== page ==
Edgar Herridge has come a long way in 15 years. A journey that began in 2008 as a volunteer coach with Somerset Disabled Cricket Club – founded in 1997, but back then one of only 20 or so in the country – has been made in tandem with the rapid development of the disability game.
Senior national disabilities manager since October 2022, the landscape Edgar surveys now – a thriving domestic circuit offering cricket either in a recreational, volunteering and, increasingly, professional capacity – is one he is rightly proud of helping to produce.
And if the Disability Premier League (DPL) represents the domestic pinnacle, for Edgar and those beavering away behind the scenes it is merely “the fantastic shop window” – a headline amid myriad stories on a pathway walked with an increasingly sure tread by more people each passing year.
By way of illustration, Edgar talks not about last year’s televised final on Sky, but a game a week later. “I was lucky enough to be at the D40 Pursuit final, two rungs down the domestic ladder if you like,” he says. “The standard of cricket we were watching just blew me away – it was really high.”
For Edgar, it’s proof that the eye-catching nature of the DPL, the gateway to greater mainstream exposure, offers a double whammy. Those who dream of jousting with the cream of the nation’s disability players can use it as the proverbial motivational carrot. Those who, back in 2008 might not even have had anywhere to play in what Edgar calls a ‘postcode lottery’, can now look at cricket and think: ‘that’s a game for me’.
The last phrase is the clincher, the driver for Edgar and those like him – there are many of them out there – whose lives are dedicated to growing the game. And, by association, the people who play it. One of the joys of the DPL’s success has been the spike in interest. “Whether that reached us through our central email@example.com, or anecdotally, with county cricket boards reporting more people coming along to sessions, or enquiring about them – that’s awesome,” Edgar says.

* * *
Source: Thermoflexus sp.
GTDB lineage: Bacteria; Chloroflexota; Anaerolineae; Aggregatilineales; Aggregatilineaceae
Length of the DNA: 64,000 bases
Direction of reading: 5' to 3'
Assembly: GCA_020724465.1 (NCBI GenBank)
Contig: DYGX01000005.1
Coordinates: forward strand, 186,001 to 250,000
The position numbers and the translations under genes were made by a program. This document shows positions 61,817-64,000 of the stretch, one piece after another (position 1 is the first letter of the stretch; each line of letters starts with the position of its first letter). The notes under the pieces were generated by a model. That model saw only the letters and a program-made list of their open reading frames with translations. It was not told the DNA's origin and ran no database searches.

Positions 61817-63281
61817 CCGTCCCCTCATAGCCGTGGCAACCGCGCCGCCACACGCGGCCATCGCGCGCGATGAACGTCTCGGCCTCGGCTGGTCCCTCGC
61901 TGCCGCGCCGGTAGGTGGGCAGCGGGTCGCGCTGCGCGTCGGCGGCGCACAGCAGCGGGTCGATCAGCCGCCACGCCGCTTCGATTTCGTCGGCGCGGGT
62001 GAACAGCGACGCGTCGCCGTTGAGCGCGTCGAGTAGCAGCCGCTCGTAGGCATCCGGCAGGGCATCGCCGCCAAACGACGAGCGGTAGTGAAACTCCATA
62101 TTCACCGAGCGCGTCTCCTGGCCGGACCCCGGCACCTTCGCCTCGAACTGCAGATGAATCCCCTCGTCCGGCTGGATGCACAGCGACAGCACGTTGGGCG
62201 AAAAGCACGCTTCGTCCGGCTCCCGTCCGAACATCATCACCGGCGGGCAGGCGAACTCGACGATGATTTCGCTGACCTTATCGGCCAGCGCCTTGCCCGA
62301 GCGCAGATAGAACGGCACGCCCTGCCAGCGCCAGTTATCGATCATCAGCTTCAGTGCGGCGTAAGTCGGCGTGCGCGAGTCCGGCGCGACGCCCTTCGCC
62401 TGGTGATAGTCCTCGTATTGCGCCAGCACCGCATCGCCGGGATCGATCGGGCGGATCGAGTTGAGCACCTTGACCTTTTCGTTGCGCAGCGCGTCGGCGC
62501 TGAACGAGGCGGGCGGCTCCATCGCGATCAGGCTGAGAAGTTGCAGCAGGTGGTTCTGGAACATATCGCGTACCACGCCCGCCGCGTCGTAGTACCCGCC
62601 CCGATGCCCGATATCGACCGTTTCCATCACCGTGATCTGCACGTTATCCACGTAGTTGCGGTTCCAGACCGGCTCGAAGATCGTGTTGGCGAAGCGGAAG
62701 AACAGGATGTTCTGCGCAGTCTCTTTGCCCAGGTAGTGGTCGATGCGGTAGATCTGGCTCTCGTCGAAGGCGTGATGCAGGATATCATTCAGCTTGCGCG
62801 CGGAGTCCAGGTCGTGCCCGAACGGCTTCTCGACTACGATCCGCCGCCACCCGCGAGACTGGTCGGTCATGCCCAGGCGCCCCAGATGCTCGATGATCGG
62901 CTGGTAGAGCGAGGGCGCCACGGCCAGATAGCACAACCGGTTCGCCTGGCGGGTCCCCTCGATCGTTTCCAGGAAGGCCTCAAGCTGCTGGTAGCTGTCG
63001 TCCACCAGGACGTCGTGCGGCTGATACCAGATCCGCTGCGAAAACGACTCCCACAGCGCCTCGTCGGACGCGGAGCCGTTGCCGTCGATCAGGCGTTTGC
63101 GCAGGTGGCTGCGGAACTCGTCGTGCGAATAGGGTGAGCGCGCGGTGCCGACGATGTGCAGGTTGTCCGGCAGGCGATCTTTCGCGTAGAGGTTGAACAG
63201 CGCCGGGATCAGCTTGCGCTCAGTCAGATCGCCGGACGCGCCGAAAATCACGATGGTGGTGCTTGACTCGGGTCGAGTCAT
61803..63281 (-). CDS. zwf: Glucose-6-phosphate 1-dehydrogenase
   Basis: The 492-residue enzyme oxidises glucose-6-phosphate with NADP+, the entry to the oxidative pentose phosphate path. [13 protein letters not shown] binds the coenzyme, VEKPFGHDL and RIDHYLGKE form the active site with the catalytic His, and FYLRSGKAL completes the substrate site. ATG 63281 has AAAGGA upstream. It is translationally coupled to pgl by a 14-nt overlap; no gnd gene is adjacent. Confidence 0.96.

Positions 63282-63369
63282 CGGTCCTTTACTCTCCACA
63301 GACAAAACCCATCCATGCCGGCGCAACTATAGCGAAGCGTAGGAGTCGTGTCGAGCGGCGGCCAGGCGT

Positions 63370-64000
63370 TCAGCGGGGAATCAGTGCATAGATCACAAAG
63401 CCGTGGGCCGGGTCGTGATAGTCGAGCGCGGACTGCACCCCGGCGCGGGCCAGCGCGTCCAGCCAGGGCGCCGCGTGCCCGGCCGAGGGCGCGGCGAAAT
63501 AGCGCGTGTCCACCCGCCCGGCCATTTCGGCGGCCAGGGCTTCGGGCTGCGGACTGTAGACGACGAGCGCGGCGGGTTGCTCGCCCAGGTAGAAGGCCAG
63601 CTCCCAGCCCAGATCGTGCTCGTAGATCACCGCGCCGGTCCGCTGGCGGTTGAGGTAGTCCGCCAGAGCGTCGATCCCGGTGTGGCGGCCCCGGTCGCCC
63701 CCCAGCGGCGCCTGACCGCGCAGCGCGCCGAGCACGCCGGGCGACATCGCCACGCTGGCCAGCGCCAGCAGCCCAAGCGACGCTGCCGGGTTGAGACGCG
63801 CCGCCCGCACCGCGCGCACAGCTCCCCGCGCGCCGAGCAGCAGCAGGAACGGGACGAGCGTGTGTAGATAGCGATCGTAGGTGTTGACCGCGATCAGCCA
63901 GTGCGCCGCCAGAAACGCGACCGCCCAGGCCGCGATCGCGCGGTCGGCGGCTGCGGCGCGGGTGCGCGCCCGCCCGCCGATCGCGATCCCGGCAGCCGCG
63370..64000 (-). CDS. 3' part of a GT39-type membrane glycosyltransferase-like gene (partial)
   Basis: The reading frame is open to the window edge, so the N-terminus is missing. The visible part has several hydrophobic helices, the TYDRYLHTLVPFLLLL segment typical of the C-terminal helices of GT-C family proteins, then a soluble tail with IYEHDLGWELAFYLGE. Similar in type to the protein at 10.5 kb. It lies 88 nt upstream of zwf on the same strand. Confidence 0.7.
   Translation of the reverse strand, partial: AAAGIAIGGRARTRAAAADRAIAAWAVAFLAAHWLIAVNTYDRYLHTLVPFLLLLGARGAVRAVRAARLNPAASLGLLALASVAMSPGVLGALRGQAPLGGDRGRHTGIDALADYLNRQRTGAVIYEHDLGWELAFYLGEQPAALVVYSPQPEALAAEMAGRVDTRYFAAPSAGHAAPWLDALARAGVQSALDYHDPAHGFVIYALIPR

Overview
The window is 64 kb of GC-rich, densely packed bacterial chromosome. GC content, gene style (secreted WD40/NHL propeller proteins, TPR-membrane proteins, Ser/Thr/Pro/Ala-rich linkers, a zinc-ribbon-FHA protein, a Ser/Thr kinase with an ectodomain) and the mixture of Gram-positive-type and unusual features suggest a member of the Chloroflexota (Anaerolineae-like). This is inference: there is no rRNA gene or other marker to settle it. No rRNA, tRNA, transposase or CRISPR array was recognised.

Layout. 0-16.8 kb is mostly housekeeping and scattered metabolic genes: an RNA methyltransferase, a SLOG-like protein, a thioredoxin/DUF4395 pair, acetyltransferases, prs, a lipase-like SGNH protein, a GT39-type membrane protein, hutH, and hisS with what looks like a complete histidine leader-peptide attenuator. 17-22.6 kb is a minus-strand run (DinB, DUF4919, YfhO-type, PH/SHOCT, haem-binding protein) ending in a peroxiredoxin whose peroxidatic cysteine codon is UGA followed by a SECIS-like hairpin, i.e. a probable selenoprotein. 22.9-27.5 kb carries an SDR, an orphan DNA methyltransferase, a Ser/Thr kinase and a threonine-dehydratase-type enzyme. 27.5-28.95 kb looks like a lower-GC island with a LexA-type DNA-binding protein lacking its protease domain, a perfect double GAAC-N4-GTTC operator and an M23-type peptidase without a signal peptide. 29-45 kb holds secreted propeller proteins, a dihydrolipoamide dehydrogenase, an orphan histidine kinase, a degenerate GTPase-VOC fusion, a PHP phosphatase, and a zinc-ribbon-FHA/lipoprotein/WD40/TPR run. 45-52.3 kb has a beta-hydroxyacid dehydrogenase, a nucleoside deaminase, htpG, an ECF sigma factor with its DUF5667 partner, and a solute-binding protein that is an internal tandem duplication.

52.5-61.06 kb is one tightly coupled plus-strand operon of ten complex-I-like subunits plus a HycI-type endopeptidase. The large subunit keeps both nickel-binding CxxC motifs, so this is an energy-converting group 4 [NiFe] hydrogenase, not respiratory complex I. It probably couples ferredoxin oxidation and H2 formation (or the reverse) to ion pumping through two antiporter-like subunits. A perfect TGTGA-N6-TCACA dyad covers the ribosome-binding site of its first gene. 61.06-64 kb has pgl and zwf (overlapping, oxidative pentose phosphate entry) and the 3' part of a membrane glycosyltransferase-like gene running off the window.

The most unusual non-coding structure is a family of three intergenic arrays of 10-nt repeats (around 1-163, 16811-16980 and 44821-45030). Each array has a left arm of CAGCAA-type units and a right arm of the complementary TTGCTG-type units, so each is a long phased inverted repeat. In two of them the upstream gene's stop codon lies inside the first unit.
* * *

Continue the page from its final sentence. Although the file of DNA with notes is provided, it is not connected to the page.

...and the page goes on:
“I think in the pantheon of disability sports, cricket’s still one of the best-kept secrets. I just wish more people knew, realised what cricket can do, what it can help you achieve.
“Because we don’t have that four-year cycle of Paralympic exposure, people just don’t realise that it is one of the most-inclusive sports; changeable and adaptable in so many ways – you can walk or run between the wickets; bowl under or overarm from 18 yards or 11, if that’s more suitable to your needs.”
The growth of Disability Cricket Champion Clubs up and down the country – there are currently around 120, but Edgar is always striving to add more – has made the game more accessible.
The push for a disability lead officer in every county is nearing fruition a year ahead of schedule and while there’s plenty to do yet, Edgar feels the game is in a good spot.
“The next five years is about making sure that we support that delivery network – making sure the offer is right in every county,” he says. “We’re a great patchwork of a nation – we have rural and urban counties, some with a deluge of cricket facilities and some comparatively sparse.
“We need to make sure in the next five years that wherever you live, if you have a disability, you can access the right format of cricket for you.”
“We want a domestic pathway built off the DPL that gives everyone the opportunity to be the best they can be in the game, allowing individuals to not be limited by provision, but only by what they want to do and achieve in the game – whether that’s a knock about down the park, representing England – and everything in between.” It sounds like the field is well set.